How Well Can You Hear Audio Quality?
Jun 3, 2015 at 12:29 PM Post #2 of 22

nntnam

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My result using stax 507 & 323s - medium volume: Only one correct (WAV), one 320kbps, the rest of my picks are 128kbps 
confused_face.gif
.
 
Bad news: I have no golden ears.
Good news: I can save a lot of space in my hard disk as I'm gonna covert all of my lossless files into mp3 kbps
k701smile.gif
. They definitely sound the best to my ears.
 
Jun 3, 2015 at 2:21 PM Post #4 of 22

nick_charles

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3 right (Neil Young, Jay Z and Mozart) , the other three I picked the 320Kbps - purely guessing I should have gotten 2 right so my performance not significant  I am 56 and everything above 13Khz is a foreign country to me ! but some pretty awful tracks with horrible boomy bass, yeuch ! Easy to do your own by taking a nice clean track and nobbling it !
 
Jun 3, 2015 at 4:43 PM Post #5 of 22

Baxide

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I find many of these audio challenges not much better than trying to pick someone out in a police ID line up. A complex poorly mastered piece might actually sound better after it has been "tidied up" though loss of data bits when converting to mp3 or any of the lossy formats.
 
Jun 3, 2015 at 6:49 PM Post #6 of 22

nick_charles

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  I find many of these audio challenges not much better than trying to pick someone out in a police ID line up. A complex poorly mastered piece might actually sound better after it has been "tidied up" though loss of data bits when converting to mp3 or any of the lossy formats.

 
A good digital playback system should perfectly render any arbitrarily complex waveform, lossy codecs (from circa 2005 onwards) should not help as they try to invisibly remove the inaudible masked components, but their design does not hint that they will remove any grunty, if anything they are more likely to add distortion/clipping if they are badly implemented, I've found this a few times on hot tracks where LAME 3.9 something gave rise to audible and measurable clipping when converting a file, though in my experience this is rare.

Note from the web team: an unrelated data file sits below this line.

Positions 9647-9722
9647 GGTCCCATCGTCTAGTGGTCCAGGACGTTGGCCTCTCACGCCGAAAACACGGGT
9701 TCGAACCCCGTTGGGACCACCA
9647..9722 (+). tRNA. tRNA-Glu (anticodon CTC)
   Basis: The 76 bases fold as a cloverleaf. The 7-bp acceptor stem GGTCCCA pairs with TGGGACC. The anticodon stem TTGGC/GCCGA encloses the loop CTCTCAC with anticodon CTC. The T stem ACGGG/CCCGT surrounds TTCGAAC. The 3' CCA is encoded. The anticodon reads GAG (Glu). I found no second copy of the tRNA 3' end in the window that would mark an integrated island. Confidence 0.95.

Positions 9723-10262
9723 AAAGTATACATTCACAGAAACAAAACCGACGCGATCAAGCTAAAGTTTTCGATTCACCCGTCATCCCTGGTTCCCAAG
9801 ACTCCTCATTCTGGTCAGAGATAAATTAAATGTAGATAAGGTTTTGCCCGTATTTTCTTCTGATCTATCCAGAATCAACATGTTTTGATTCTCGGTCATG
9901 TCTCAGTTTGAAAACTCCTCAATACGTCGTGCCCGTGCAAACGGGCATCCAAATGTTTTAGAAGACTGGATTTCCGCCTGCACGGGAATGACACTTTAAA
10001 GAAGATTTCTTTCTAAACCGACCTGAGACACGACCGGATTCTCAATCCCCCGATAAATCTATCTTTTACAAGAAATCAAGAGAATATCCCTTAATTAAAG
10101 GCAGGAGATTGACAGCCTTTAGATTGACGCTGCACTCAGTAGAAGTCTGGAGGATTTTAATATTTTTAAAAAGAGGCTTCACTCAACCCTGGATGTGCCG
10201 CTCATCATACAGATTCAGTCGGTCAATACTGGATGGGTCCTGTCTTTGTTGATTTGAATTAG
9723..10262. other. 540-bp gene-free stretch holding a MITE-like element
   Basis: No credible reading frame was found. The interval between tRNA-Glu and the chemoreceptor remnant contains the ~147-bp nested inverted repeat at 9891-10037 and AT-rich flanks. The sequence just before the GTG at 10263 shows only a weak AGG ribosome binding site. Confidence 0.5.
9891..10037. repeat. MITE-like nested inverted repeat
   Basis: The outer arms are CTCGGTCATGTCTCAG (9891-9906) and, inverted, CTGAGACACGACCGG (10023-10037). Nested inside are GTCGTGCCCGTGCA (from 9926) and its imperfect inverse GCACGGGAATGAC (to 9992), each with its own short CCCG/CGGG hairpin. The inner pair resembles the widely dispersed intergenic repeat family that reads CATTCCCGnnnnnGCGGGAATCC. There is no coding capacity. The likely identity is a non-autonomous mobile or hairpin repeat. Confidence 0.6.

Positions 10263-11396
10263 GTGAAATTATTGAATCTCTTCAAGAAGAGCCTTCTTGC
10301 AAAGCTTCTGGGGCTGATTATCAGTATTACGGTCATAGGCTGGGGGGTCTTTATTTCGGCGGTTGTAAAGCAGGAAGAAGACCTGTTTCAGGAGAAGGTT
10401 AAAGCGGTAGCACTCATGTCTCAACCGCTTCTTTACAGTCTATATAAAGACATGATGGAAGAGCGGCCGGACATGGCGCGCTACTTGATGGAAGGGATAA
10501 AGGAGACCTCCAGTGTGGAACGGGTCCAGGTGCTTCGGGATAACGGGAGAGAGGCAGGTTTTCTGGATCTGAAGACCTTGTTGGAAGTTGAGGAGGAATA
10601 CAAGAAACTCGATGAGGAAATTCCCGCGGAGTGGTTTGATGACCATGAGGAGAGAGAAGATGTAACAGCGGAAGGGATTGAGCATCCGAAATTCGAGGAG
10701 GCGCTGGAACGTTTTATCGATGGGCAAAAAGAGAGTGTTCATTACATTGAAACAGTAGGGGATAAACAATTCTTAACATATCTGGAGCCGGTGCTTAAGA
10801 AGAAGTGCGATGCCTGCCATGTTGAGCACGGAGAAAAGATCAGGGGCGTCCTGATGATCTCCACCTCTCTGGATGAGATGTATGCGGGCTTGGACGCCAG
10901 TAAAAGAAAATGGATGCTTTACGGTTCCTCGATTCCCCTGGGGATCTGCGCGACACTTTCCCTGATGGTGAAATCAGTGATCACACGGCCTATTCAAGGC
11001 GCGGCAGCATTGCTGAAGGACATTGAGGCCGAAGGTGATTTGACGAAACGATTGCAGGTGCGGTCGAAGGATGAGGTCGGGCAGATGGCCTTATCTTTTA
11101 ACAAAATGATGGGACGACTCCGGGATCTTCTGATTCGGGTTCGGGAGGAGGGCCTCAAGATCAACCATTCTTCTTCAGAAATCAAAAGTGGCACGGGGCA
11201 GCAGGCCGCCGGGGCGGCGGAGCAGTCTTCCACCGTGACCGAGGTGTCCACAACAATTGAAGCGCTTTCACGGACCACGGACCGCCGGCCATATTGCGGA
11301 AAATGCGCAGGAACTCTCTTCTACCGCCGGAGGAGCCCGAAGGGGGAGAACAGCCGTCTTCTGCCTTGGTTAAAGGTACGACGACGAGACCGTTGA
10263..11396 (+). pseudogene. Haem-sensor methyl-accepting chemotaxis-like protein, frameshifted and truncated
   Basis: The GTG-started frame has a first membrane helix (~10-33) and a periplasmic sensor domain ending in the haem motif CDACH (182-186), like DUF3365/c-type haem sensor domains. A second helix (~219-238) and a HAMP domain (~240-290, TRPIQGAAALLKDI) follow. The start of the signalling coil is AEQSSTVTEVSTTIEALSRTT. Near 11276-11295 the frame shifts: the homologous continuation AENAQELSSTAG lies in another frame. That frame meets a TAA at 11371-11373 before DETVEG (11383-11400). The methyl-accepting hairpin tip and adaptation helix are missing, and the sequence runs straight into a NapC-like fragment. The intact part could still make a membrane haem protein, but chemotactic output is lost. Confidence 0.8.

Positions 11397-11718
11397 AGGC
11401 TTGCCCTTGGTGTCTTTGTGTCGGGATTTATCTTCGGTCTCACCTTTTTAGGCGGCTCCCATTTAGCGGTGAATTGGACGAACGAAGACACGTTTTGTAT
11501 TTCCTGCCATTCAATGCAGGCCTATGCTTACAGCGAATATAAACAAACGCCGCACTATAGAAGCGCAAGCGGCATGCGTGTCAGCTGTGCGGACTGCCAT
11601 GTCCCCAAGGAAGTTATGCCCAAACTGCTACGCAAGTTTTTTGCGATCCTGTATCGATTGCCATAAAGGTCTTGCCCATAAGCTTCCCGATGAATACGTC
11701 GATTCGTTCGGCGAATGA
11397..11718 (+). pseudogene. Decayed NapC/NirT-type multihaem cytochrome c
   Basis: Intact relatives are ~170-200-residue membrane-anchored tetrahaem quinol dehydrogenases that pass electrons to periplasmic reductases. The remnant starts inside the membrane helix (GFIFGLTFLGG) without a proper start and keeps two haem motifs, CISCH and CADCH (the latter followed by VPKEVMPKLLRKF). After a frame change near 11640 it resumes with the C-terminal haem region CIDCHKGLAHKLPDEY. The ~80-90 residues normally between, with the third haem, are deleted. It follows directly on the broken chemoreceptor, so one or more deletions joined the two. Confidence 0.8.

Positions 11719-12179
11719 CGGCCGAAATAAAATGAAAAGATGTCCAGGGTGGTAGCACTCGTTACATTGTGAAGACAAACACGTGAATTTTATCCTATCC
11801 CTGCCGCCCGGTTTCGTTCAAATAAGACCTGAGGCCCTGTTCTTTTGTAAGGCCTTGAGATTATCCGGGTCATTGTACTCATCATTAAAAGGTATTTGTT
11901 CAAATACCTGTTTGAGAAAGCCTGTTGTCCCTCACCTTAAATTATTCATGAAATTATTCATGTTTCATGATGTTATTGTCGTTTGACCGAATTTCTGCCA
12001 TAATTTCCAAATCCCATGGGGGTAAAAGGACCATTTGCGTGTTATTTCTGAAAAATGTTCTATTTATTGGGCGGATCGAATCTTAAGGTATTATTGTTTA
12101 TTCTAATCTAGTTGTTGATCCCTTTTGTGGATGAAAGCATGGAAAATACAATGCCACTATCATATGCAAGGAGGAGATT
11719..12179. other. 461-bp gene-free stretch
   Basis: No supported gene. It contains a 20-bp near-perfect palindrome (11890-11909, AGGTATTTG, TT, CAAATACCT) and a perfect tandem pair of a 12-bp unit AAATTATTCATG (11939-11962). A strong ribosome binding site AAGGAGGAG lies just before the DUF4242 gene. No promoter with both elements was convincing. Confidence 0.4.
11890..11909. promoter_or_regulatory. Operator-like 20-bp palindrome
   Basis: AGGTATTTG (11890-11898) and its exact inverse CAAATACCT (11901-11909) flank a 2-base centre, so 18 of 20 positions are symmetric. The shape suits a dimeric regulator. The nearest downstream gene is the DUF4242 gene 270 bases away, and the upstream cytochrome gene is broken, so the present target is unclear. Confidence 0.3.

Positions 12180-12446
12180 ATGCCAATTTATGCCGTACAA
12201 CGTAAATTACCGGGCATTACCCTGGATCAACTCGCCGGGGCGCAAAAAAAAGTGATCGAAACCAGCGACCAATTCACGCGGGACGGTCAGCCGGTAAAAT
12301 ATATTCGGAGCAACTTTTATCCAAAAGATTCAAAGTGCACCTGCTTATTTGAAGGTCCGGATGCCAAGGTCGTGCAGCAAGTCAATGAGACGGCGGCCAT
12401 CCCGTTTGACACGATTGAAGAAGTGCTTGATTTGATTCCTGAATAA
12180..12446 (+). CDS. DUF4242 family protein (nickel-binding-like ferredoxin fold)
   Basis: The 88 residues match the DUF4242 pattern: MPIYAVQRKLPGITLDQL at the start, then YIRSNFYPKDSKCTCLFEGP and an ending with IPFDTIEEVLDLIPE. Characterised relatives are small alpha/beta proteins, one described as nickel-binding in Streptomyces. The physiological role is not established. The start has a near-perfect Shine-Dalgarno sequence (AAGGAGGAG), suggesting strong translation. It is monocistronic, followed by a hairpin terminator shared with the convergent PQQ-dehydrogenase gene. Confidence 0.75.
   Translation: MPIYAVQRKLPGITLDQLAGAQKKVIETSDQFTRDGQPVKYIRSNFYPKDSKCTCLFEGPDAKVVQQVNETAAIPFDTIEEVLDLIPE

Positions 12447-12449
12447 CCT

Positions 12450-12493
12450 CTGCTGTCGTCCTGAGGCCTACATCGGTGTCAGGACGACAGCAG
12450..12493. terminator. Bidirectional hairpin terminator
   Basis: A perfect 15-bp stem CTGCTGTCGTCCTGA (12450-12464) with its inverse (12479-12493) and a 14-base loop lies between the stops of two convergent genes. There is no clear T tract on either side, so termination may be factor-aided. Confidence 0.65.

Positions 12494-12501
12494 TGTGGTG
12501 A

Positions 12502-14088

Jun 3, 2015 at 10:25 PM Post #7 of 22

Gowry

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A friend at work sent this to me, and I figured someone here would have a thread.
Using a Hugo and LCD-X, I picked out 4 WAV and 2 320Kbps.
It was a very near thing. The 128K didn't have the artifacts I remembered hearing before. I dunno if the MP3 encoders are better or if my DAC is the reason.
 
Jun 3, 2015 at 10:44 PM Post #8 of 22

jcx

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I'm sure its quite possible to find source that can't be ABX from the 128k mp3 version if it doesn't have content that excites any of the weaknesses in the lossy compression algorithm
 
during perceptual codec development several "killer samples" - tracks that were difficult for the algorithms, created audible artifacts, were found and passed around and used as standards for further algorithm improvement
 
even 128k mp3 coding improved from its early years
 
Jun 4, 2015 at 2:46 AM Post #9 of 22

Toom

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  I find many of these audio challenges not much better than trying to pick someone out in a police ID line up. A complex poorly mastered piece might actually sound better after it has been "tidied up" though loss of data bits when converting to mp3 or any of the lossy formats.

 
What do Police ID line ups have to do with this? 
 
Jun 4, 2015 at 4:56 AM Post #11 of 22

WraithApe

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during perceptual codec development several "killer samples" - tracks that were difficult for the algorithms, created audible artifacts, were found and passed around and used as standards for further algorithm improvement
 

 
Out of curiosity, do you know what any of these killer samples were? I've read that Tom's Diner, one of the 6 tracks in this test, was used during development of the mp3 codec, but I don't know of any other specific tracks held up as benchmarks for testing the perceptual effectiveness of compression - would be interested to know.
 
Jun 4, 2015 at 11:27 AM Post #12 of 22

arnyk

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Out of curiosity, do you know what any of these killer samples were? I've read that Tom's Diner, one of the 6 tracks in this test, was used during development of the mp3 codec, but I don't know of any other specific tracks held up as benchmarks for testing the perceptual effectiveness of compression - would be interested to know.